Amphibian is an 10’00’’ musical work which explores new musical interfaces and approaches to hybridising performance practices from the popular music, electronic dance music and computer music traditions. The work is designed to be presented in a range of contexts associated with the electro-acoustic, popular and classical music traditions.
The work is for two performers using two synchronised laptops, an electric guitar and a custom designed gestural interface for vocal performers - the e-Mic (Extended Mic-stand Interface Controller). This interface was developed by one of the co-authors, Donna Hewitt. The e-Mic allows a vocal performer to manipulate the voice in real time through the capture of physical gestures via an array of sensors - pressure, distance, tilt - along with ribbon controllers and an X-Y joystick microphone mount. Performance data are then sent to a computer, running audio-processing software, which is used to transform the audio signal from the microphone. In this work, data is also exchanged between performers via a local wireless network, allowing performers to work with shared data streams.
The duo employs the gestural conventions of guitarist and singer (i.e. 'a band' in a popular music context), but transform these sounds and gestures into new digital music. The gestural language of popular music is deliberately subverted and taken into a new context. The piece thus explores the nexus between the sonic and performative practices of electro acoustic music and intelligent electronic dance music (‘idm’).
This work was situated in the research fields of new musical interfacing, interaction design, experimental music composition and performance. The contexts in which the research was conducted were live musical performance and studio music production. The work investigated new methods for musical interfacing, performance data mapping, hybrid performance and compositional practices in electronic music.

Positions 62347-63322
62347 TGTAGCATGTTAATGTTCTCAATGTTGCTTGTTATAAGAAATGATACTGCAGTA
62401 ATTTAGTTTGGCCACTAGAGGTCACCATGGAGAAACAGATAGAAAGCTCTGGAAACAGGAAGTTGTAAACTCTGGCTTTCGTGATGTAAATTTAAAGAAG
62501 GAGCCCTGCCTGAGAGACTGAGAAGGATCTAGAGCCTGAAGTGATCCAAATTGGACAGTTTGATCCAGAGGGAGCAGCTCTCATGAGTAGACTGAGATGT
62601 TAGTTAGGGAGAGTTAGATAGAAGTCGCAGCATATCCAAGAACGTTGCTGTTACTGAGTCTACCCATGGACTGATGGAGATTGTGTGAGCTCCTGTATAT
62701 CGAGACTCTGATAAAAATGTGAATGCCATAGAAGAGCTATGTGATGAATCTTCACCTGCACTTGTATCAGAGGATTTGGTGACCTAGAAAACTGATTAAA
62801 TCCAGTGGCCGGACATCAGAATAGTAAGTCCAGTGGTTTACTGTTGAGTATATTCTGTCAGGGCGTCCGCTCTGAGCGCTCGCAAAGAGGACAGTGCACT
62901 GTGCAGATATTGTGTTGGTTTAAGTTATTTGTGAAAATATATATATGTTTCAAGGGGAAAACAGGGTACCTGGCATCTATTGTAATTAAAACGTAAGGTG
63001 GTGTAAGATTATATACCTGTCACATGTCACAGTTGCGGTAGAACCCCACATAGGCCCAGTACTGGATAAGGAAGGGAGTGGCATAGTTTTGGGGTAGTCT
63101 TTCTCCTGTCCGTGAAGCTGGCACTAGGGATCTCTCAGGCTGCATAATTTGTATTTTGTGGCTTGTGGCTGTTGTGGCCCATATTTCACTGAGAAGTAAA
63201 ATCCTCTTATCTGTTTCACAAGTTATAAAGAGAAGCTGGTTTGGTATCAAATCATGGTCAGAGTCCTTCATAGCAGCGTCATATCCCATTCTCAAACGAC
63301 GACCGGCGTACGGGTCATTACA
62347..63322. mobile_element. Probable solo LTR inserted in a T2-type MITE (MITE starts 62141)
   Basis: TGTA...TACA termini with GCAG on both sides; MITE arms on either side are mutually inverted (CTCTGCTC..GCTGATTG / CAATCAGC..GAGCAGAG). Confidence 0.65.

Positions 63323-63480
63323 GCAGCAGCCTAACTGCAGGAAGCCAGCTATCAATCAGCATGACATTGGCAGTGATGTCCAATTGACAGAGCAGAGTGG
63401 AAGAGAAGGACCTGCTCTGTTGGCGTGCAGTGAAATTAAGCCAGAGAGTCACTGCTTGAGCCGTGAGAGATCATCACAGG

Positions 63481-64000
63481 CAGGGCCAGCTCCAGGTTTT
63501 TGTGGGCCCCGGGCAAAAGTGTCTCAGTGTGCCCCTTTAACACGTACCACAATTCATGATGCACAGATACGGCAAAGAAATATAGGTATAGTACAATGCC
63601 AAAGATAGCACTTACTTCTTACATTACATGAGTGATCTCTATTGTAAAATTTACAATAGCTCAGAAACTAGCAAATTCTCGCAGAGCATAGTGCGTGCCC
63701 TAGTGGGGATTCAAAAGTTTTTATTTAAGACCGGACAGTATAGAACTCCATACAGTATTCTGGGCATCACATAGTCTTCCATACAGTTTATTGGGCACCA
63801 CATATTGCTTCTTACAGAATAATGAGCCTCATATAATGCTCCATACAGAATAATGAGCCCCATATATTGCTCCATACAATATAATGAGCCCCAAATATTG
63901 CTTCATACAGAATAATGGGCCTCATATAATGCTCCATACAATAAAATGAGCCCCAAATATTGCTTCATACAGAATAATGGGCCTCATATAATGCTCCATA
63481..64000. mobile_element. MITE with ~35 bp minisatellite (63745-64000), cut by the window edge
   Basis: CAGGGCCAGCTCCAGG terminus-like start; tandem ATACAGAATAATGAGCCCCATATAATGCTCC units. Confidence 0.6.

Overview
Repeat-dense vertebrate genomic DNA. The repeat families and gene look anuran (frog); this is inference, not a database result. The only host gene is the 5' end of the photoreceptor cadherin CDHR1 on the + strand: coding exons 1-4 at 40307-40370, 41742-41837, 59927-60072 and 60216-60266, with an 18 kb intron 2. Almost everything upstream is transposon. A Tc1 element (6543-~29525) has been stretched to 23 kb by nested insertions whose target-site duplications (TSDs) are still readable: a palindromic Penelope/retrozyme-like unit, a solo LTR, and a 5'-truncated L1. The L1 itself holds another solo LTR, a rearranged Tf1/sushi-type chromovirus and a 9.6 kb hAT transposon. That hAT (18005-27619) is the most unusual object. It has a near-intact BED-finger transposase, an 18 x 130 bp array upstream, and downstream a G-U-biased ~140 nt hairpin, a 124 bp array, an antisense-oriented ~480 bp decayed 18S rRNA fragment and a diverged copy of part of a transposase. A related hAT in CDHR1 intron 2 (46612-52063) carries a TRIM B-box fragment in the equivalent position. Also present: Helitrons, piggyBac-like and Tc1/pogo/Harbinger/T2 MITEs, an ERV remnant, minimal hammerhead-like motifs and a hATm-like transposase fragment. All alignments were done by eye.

The research methodology was practice-led. New insights were gained from the iterative experimental workshopping of gestural inputs, musical data mapping, inter-performer data exchange, software patch design, data and audio processing chains.
In respect of interfacing, there were innovations in the design and implementation of a novel sensor-based gestural interface for singers, the e-Mic, one of the only existing gestural controllers for singers. This work explored the compositional potential of sharing real time performance data between performers and deployed novel methods for inter-performer data exchange and mapping.
As regards stylistic and performance innovation, the work explored and demonstrated an approach to the hybridisation of the gestural and sonic language of popular music with recent ‘post-digital’ approaches to laptop based experimental music
The development of the work was supported by an Australia Council Grant. Research findings have been disseminated via a range of international conference publications, recordings, radio interviews (ABC Classic FM), broadcasts, and performances at international events and festivals. The work was curated into the major Australian international festival, Liquid Architecture, and was selected by an international music jury (through blind peer review) for presentation at the International Computer Music Conference in Belfast, N. Ireland.
Impact and interest:
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|Item Type:||Creative Work (Live Performance (Music))|
|Funders:||Australia Council for the Arts|
|Measurements or Duration:||10'00"|
|Keywords:||Electronic Music, Laptop Performance, Gestural Controller, Experimental Music, Popular Music|
|Subjects:||Australian and New Zealand Standard Research Classification > STUDIES IN CREATIVE ARTS AND WRITING (190000) > FILM TELEVISION AND DIGITAL MEDIA (190200) > Electronic Media Art (190203)
Australian and New Zealand Standard Research Classification > STUDIES IN CREATIVE ARTS AND WRITING (190000) > PERFORMING ARTS AND CREATIVE WRITING (190400) > Music Composition (190406)
Australian and New Zealand Standard Research Classification > STUDIES IN CREATIVE ARTS AND WRITING (190000) > PERFORMING ARTS AND CREATIVE WRITING (190400) > Music Performance (190407)
|Divisions:||Current > QUT Faculties and Divisions > Creative Industries Faculty
Past > Institutes > Institute for Creative Industries and Innovation
Past > Schools > Music & Sound
|Copyright Owner:||Copyright 2006 Julian Knowles and Donna Hewitt|
|Deposited On:||11 Aug 2009 01:36|
|Last Modified:||29 Feb 2012 13:31|
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